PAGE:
Wisconsin American Wine Project Winery Produces Low Intervention Wines

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Erin Rasmussen has heard it all.

  • Midwestern wines are too sweet, with too much added sugar.
  • Cold climate grapes have newer and different names, so how are you going to market this type of wine?
  • You can’t compete with the established wineries of Napa, California.

All of these naysayers pushed Rasmussen to do something different.

“There is so much potential there,” she said. “I don’t want to do something that’s been done a million times.

“The world doesn’t need an extra $ 60 for Pinot Noir.”

She opened a winery at Mineral Point, about 30 minutes west of Madison. She only uses grapes within a five-hour drive, which means they’re all found in the Midwest, and mostly Wisconsin.

His goal ?

“Let the grapes speak for themselves,” she said.

His winery, the American Wine Project, focuses on making low-intervention wines, paving the way for some of the latest wine trends here in Wisconsin.

When Wisconsin people think of local wines, they usually think of Door County wines, which are usually quite sweet, Rasmussen said.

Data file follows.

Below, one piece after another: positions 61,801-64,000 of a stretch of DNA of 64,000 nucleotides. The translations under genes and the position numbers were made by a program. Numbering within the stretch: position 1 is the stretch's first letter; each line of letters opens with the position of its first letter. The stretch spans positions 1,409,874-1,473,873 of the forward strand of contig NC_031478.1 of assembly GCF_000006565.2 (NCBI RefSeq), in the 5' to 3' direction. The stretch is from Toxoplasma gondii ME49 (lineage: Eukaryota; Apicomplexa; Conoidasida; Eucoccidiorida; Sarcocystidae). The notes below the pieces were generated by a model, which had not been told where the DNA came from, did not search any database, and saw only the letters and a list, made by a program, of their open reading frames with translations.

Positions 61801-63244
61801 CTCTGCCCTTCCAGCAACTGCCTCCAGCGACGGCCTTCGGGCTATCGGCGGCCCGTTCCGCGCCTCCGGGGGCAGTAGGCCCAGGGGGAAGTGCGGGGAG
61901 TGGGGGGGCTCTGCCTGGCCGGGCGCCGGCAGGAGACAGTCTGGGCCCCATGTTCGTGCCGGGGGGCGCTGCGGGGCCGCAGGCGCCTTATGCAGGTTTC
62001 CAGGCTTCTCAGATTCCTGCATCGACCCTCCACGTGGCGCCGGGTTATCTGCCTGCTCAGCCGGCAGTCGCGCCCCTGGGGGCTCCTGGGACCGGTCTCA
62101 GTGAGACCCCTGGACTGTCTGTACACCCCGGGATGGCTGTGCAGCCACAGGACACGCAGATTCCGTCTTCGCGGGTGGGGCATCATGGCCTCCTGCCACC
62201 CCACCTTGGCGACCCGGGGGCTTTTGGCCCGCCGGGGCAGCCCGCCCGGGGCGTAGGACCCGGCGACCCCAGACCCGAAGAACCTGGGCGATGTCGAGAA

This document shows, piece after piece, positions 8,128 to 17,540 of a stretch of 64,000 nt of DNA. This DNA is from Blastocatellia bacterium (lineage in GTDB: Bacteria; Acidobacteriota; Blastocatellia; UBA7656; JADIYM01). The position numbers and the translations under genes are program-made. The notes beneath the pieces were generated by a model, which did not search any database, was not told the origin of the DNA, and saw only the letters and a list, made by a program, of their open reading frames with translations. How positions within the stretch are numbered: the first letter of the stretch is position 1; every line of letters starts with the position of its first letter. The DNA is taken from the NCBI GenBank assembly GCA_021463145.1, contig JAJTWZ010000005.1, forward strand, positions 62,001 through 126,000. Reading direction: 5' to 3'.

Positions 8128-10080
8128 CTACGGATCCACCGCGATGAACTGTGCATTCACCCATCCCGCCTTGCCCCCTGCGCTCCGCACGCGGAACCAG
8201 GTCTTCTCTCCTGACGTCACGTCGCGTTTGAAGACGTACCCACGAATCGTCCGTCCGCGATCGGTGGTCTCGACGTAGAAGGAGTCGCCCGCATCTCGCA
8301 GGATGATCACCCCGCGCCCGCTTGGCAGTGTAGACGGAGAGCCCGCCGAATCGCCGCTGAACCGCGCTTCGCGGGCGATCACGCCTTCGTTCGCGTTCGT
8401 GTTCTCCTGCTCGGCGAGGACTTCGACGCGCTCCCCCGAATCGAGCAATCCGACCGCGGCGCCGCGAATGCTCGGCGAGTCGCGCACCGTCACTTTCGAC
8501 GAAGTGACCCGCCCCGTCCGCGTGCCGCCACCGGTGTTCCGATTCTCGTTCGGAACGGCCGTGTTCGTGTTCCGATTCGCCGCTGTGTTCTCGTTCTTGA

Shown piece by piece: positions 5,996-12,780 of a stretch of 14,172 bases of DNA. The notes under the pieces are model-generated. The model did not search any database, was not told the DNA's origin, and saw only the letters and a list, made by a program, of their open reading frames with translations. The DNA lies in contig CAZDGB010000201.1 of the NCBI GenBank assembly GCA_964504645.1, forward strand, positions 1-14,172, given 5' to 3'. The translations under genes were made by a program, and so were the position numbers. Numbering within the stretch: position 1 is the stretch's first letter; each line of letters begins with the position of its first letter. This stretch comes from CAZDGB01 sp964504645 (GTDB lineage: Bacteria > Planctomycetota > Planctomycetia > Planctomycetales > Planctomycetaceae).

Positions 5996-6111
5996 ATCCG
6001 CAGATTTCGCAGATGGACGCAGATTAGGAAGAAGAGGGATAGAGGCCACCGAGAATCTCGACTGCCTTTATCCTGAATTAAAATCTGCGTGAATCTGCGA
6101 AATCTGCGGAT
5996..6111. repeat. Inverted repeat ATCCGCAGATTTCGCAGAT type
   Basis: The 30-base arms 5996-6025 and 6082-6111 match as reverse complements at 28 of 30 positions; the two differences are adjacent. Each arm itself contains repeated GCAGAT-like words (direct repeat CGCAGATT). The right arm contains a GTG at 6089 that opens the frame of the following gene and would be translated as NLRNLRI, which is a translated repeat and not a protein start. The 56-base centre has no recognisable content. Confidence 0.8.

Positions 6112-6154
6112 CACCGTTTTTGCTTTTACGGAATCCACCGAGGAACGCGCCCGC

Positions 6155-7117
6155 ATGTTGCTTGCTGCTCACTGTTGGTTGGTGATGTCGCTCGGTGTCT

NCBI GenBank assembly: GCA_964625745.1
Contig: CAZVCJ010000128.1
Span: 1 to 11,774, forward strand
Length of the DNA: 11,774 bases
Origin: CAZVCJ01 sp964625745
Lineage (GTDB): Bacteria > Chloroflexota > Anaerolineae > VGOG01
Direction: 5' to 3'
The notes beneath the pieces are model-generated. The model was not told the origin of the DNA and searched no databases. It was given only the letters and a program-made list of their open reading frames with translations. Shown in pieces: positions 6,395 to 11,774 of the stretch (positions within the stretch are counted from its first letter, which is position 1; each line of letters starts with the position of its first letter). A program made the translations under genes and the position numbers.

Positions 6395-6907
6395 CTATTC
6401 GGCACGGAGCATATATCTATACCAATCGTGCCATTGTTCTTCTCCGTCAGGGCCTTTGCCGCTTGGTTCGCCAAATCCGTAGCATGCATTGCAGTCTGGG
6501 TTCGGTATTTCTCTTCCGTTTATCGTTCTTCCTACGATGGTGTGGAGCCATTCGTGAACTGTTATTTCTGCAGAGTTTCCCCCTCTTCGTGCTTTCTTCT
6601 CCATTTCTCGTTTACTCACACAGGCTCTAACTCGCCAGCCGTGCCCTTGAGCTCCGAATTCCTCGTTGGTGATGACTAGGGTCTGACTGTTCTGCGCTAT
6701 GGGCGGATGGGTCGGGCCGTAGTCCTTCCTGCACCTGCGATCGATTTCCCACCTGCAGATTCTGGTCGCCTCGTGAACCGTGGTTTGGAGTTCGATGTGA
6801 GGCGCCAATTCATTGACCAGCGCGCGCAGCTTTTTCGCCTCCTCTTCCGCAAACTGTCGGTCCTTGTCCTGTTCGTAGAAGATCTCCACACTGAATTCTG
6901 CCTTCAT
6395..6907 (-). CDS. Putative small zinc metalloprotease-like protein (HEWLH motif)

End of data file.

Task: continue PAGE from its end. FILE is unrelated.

Thanks to modern technology and hybrid grape cultivation, Rasmussen knows that Wisconsin wines don’t need to be sweet.

“I don’t make wines with sugar,” she said. “It’s part of my goal, how far you can push the natural flavor of the grape. “

Without adding sugar and limiting other added ingredients, Rasmussen has made a name for himself in the world of natural winemaking. It’s a new trend winemaking that takes winemaking back to its roots of centuries ago, when winemakers didn’t add many ingredients.

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There is no certification for those who call themselves natural winegrowers. Rasmussen does not call herself a natural winegrower either.

“I will be transparent about what I put in the wine,” she said. “People want transparency, and I think that’s what fans of natural wines are passionate about.”

One of Rasmussen’s most popular creations is a piquette wine. Winemaker Todd Cavallo, owner of Wild Arc Farm in New York’s Hudson Valley, has resurrected a style of winemaking that squeezes leftover grape pomace – the solid residue – to make a new wine.

Rasmussen saw the trend and jumped on it.

“I was maybe one of 16 piquette wineries – in Wisconsin, of all places,” she said.

Rasmussen’s picket featured his little Wisconsin winery in Wine & Spirits and Wine Enthusiast.

A current American Wine Project piquette is the Wit & Wisdom red piquette ($ 24 for a pack of four). It is made from a blend of red grapes and La Crescent grape marc. American Wine Project describes the flavor as “enticing, fruity and funky”.

Rasmussen’s other picket is the Light Verse orange picket ($ 24/4 pack) made with white grape pomace. American Wine Project describes it as “floral and spicy – think apple blossom and cardamom”.